Five for Friday – 01.30.15

Five for Friday

Hey VASC Members! It’s Five for Friday!

Jump Start your weekend with these interesting articles, educational links and resources we’ve been “pinning.” Check out these posts concerning counseling games, competency based degrees, joy in schools, child abuse and neglect laws, and a getting kids to move in class.  Follow ‘VASC School Counselor’ on Pinterest to get even more great resources!

heads up


“While it seemed like today we “only played a game,”  the students did learn something. Here’s what they learned: Taking turns, Helping teammates, Being respectful of students with differences, Patience, Not blurting out, and Fair play”

via The Middle School Counselor: Games in Counseling.


via NPR


The major argument in favor of competency-based programs is that they will offer nontraditional students a more direct, more affordable path to a degree. This argument is especially made on behalf of older students who can earn college credits based on prior workplace or life experience.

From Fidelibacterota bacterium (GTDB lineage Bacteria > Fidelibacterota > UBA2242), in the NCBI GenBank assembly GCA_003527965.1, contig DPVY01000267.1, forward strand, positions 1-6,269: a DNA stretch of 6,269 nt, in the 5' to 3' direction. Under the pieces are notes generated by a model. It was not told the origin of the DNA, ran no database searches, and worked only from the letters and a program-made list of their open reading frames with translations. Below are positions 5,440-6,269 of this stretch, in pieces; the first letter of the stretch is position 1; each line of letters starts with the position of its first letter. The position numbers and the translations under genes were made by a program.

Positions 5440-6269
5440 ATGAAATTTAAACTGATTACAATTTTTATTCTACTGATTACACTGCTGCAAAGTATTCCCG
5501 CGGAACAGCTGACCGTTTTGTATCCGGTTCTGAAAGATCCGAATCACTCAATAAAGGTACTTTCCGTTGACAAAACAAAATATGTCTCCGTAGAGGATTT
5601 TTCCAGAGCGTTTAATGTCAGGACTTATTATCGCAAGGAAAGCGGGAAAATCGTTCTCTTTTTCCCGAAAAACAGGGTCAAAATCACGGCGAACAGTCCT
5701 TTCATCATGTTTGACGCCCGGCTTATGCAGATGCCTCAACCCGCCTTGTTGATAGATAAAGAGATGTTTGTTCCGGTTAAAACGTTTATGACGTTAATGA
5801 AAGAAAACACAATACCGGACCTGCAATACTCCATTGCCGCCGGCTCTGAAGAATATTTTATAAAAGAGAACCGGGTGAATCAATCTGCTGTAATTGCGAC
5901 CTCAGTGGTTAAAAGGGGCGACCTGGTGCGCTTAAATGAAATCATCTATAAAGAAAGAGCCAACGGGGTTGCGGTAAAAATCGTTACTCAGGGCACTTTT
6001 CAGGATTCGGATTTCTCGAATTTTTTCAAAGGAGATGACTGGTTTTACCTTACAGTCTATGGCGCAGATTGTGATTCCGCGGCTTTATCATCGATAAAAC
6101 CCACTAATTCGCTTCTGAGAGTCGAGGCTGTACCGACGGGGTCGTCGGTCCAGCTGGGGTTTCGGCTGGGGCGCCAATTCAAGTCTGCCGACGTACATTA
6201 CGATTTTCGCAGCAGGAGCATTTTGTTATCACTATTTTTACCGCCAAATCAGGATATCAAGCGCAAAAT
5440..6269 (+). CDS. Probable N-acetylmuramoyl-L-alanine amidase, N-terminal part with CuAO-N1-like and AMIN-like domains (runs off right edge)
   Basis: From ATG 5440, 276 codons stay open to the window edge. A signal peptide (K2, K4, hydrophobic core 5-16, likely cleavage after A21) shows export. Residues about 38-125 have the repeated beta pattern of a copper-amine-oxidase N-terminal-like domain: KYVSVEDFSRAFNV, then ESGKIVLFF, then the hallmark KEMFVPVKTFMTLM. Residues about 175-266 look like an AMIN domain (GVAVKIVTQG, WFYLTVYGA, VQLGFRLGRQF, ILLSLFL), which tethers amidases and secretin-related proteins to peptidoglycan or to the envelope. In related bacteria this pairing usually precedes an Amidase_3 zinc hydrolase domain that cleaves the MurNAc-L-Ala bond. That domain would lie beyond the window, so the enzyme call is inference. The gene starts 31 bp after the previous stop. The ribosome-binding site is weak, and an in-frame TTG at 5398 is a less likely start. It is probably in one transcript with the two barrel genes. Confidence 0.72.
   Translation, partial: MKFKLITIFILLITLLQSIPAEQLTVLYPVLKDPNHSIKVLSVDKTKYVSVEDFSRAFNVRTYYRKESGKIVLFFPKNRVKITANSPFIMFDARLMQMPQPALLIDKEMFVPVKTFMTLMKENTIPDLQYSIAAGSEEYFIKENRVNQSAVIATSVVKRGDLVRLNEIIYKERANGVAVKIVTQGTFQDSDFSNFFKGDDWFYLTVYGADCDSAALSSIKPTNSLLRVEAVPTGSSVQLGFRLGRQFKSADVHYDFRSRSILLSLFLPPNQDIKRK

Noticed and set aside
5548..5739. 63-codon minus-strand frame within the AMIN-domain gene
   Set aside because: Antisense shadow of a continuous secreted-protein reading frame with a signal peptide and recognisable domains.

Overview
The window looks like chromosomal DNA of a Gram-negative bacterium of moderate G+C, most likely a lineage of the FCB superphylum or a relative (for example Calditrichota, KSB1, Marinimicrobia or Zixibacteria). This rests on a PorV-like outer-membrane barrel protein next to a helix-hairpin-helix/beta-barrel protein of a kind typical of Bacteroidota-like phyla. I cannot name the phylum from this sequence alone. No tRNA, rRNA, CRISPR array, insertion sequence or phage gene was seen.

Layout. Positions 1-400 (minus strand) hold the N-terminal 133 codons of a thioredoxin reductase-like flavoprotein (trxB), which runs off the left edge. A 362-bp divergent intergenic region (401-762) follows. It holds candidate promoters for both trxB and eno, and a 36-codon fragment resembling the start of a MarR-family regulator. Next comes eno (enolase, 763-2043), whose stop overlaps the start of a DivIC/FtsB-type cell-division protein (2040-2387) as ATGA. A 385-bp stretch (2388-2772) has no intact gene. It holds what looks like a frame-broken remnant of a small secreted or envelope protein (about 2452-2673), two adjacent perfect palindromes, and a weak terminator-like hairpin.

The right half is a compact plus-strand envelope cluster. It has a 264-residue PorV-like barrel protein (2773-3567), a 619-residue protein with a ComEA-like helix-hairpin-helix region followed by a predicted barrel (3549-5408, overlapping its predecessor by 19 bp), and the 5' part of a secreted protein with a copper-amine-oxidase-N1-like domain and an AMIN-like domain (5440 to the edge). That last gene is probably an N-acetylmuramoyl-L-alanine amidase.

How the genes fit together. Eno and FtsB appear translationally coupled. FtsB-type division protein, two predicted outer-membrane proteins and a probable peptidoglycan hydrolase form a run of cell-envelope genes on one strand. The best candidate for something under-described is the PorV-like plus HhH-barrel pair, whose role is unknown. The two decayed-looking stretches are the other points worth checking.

via Competency-Based Degree Programs On The Rise : NPR Ed : NPR.


via The Atlantic


“You can force a child to stay in his or her seat, fill out a worksheet, or practice division. But you can’t force a person to think carefully, enjoy books, digest complex information, or develop a taste for learning. To make that happen, you have to help the child find pleasure in learning—to see school as a source of joy.”

via Joy: A Subject Schools Lack – The Atlantic.


“Laws intended to protect children from abuse and neglect are not being properly enforced, and the federal government is to blame. That’s according to a study by the Children’s Advocacy Institute at the University of San Diego School of Law, which says children are suffering as a result. The numbers are grim. Almost 680,000 children in the United States were the victims of abuse and neglect in 2013. More than 1,500 of them died.”

via Child Abuse And Neglect Laws Aren’t Being Enforced, Report Finds : Shots – Health News : NPR.



“Inviting students to participate physically can feel like inviting classroom chaos, and it’s critical to recognize and respect that when teachers ask students to participate physically, we’re asking them to complete far more complex, demanding work than just sitting and listening.”

via Letting kids move in class isn’t a break from learning. It IS learning. – The Washington Post.


And be sure to check out our latest GRADUATE STUDENT OF THE MONTH POST!

Arielle Estes, January Graduate Student of the Month – Virginia Alliance for School Counseling.



Your Virginia Alliance for School Counseling Board


Things to display


Leave a Reply

Your email address will not be published. Required fields are marked *